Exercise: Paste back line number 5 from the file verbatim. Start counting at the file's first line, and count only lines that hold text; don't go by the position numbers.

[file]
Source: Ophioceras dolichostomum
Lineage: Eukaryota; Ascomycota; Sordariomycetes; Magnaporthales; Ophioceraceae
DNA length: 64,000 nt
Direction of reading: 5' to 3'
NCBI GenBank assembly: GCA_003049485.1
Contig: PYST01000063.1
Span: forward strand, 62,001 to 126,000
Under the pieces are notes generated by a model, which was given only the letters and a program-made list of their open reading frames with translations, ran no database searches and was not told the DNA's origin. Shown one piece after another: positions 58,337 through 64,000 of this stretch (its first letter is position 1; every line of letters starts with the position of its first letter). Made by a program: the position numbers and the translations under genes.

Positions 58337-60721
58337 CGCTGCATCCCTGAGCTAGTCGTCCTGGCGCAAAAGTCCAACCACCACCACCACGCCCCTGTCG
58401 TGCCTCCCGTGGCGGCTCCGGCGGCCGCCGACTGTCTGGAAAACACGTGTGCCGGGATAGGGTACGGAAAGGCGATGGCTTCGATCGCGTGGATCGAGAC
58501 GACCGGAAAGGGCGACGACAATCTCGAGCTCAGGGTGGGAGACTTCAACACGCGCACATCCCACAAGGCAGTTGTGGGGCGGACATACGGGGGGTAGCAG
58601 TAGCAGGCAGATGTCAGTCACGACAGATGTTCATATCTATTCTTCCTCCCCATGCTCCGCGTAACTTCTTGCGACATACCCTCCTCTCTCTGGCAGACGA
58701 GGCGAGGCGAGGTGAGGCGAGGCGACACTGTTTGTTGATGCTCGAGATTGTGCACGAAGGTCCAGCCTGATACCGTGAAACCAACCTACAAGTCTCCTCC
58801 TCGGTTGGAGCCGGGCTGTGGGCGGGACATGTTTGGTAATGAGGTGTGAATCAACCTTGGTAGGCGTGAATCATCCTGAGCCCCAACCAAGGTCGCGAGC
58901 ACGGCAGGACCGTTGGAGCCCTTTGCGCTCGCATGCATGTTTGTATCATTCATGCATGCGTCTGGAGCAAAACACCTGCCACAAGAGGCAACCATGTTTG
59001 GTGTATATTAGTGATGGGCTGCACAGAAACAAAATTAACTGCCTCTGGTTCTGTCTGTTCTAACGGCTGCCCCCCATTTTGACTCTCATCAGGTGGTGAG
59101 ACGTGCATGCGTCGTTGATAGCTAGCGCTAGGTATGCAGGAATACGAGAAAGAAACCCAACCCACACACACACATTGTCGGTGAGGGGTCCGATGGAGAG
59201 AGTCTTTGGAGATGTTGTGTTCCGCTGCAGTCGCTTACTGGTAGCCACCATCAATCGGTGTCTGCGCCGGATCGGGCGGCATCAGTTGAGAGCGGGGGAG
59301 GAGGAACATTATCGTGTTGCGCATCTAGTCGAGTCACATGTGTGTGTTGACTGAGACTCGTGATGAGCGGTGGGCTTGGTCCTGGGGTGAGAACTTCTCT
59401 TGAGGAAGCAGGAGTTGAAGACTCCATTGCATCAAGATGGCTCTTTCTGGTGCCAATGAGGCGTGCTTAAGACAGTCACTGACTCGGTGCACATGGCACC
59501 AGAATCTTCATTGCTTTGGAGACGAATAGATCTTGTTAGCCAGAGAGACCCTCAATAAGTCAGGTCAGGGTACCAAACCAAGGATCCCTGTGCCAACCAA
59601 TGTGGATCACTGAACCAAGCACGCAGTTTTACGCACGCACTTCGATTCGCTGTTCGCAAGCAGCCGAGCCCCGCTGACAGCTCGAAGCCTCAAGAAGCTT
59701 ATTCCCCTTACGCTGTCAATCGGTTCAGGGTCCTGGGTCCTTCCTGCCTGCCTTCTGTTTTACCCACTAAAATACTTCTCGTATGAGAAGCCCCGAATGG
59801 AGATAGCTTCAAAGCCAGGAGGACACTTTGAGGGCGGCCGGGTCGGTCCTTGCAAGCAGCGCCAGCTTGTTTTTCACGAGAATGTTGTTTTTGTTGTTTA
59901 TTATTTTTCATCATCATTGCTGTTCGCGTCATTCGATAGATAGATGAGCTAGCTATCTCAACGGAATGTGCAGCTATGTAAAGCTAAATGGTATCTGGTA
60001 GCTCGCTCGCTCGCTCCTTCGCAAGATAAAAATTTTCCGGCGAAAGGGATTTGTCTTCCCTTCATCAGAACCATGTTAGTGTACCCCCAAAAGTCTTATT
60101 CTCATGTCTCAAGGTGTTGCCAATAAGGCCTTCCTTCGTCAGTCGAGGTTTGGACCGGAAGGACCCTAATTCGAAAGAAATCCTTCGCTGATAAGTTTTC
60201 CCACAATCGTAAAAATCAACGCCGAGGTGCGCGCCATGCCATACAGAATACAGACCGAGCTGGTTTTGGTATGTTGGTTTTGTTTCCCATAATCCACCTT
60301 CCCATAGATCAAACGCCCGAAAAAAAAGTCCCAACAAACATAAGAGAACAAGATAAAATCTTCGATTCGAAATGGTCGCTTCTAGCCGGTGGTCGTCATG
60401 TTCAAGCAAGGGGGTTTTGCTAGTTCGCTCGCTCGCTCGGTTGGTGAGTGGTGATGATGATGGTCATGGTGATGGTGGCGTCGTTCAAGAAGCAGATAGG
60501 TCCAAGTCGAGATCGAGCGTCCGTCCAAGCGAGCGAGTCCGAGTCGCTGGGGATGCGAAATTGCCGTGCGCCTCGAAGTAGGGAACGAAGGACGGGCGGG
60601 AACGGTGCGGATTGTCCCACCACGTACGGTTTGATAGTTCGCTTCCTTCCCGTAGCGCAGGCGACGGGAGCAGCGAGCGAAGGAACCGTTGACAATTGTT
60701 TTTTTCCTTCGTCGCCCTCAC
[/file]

NCBI GenBank assembly: GCA_003049485.1